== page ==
Senior running back Bennett quietly filled role during Pitt career
While growing up in Tulsa, Okla., Isaac Bennett’s favorite football player was Philadelphia Eagles running back LeSean McCoy.
Bennett was a state champion long jumper and an all-state running back. Also the son of a preacher and a steady church-goer, he liked watching McCoy run. But he didn’t have time to read his biography.
In 2011, Todd Graham came along, plucked him out of Booker T. Washington High School and offered him a scholarship to Pitt. Bennett quickly accepted, and that’s when it hit him: McCoy went to Pitt, too.
“Oh, really,” Bennett remembers saying at the time, pleased at his discovery. “I really didn’t know anything about the Pittsburgh Panthers. I knew about the basketball team. I really didn’t know anything about the city.”
Now it’s nearly four years later, and Bennett is nearing the end of his Pitt career. The game Saturday in Miami will be his last, unless Pitt wins and earns a bowl berth.
“They say it goes fast,” Bennett said. “Every now and then, I will sit back and say it came and went.”
Bennett was headed toward a redshirt as a freshman when Ray Graham suffered a season-ending knee injury in the season’s eighth game. Bennett was a backup for two games before Zach Brown was lost with a pectoral injury. He started the final two games and scored the last Pitt touchdown in the Backyard Brawl — unless West Virginia and Pitt resurrect their rivalry.
Over the next two years, he watched patiently as Pitt recruited Rushel Shell and James Conner and moved them ahead of him on the depth chart.
Yet Bennett never complained. He finished only 2 yards behind Conner last year (799-797) while starting every game.
Bennett is one of only nine players remaining from the 21-man Class of 2011. Only five of those were filling regular roles at the beginning of this season.
Bennett is a survivor, but he is content just to be a contributor.
“He is one of my favorite guys,” offensive coordinator Joe Rudolph said. “Whatever you ask him to do, he is going to do it with as much focus and as much heart as he can. You appreciate that.”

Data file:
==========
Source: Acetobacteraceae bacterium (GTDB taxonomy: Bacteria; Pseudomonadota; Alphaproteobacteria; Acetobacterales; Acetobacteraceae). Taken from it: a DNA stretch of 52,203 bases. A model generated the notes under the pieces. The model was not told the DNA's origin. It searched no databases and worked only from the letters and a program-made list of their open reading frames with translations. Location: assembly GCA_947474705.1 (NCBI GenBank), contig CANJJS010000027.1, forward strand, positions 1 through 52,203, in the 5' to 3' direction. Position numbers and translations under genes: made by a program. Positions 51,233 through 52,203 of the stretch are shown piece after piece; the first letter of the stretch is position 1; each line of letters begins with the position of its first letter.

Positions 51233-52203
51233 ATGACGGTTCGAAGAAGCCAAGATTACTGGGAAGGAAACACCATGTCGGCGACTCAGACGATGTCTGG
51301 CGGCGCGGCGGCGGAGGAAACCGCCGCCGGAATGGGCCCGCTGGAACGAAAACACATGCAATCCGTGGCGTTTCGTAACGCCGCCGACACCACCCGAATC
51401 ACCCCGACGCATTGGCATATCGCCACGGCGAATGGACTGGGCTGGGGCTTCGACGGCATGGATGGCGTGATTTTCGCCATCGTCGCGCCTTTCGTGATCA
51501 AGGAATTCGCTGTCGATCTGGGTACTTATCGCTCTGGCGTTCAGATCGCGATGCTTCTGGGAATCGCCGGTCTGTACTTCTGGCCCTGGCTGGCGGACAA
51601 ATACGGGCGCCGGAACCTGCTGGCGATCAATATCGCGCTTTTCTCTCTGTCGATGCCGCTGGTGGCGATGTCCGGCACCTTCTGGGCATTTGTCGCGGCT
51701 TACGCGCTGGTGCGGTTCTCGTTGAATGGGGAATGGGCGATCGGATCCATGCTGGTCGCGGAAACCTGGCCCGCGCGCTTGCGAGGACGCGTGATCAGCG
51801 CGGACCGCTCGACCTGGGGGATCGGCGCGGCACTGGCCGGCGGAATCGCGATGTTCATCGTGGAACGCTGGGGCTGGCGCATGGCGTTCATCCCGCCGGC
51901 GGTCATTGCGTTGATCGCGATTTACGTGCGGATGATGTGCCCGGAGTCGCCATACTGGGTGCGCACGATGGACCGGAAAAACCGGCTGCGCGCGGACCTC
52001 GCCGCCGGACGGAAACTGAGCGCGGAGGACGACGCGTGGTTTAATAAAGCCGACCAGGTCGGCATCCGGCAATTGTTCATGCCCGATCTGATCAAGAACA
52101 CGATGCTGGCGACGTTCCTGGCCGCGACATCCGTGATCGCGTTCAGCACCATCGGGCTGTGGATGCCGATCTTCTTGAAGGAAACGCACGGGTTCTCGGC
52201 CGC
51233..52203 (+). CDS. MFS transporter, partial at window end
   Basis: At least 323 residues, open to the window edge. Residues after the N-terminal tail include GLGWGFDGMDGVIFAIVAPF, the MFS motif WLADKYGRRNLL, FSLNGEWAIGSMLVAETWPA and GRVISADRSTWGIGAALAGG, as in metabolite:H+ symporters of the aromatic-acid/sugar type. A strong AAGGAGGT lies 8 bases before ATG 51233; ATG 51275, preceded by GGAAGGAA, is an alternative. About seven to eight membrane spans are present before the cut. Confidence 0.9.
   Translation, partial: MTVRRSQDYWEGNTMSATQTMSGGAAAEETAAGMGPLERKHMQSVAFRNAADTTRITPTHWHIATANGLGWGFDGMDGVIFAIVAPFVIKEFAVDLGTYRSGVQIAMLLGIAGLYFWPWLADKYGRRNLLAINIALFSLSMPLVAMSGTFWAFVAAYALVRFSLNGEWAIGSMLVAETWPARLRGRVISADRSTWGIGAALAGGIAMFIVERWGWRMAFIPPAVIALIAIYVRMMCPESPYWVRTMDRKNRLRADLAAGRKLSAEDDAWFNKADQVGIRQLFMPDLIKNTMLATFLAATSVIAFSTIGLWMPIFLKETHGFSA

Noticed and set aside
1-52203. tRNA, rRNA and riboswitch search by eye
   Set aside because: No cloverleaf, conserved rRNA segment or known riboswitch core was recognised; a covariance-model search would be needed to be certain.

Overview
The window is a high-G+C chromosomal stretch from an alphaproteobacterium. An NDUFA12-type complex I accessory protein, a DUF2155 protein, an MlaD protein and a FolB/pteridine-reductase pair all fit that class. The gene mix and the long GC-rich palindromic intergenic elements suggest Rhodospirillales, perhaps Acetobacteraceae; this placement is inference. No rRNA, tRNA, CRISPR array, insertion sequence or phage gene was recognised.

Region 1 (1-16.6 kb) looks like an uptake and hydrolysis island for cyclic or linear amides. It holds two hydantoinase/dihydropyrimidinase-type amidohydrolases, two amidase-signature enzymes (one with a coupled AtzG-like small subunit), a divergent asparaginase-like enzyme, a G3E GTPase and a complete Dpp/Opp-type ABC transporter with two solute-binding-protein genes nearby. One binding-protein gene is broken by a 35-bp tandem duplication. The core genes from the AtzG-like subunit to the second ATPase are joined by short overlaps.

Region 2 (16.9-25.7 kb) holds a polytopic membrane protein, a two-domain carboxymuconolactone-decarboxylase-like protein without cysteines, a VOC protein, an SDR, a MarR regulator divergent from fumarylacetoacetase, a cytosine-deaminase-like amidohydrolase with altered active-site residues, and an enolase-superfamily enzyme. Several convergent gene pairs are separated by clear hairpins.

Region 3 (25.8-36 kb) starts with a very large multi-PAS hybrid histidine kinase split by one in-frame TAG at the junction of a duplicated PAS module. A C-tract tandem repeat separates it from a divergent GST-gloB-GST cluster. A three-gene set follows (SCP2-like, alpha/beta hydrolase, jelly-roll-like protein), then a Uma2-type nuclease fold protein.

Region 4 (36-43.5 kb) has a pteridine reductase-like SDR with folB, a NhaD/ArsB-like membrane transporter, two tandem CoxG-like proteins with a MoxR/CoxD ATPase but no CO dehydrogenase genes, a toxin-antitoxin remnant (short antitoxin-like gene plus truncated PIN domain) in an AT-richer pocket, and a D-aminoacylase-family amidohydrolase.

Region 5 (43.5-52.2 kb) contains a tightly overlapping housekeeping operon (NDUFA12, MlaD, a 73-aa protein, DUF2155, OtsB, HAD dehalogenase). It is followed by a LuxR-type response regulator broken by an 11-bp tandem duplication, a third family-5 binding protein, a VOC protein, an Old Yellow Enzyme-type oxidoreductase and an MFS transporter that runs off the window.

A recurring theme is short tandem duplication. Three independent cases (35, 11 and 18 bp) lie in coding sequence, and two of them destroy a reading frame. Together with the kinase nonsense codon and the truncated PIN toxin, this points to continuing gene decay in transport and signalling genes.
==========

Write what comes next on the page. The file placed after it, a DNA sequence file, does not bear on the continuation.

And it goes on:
He said he learned patience from his parents, including his father, who was a preacher in Tulsa.
“He still preaches to me,” Bennett said. “Once a preacher, always a preacher.”
Rudolph also disputes that others have moved ahead him in all categories of the depth chart.
“He is our protector (in pass-blocking),” he said. “He does a heckuva job in the protections. He is going to be in those situations, second-and-long, third down.”
Bennett was forced into duty Saturday when Conner injured his hip against Syracuse. It isn’t clear whether Conner will play this week against Miami.
He rushed for 75 yards on the day when Pitt honored its 11 seniors, and he could be forced into further duty Saturday.
“I was surprised James even got hurt,” he said. “I’m glad I did OK in the game because it’s all about the team.”
Senior day was special for Bennett — both of his sisters and parents attended — but he said it wasn’t sad.
“I’m not going to be crying,” he said. “We have another game to play.”
Bennett hopes to take a shot at the NFL, but he has a plan if pro football doesn’t work out. He said he wants to enter into nonprofit, community work with his sister, Tiffany.
“We are really trying to do God’s work,” he said.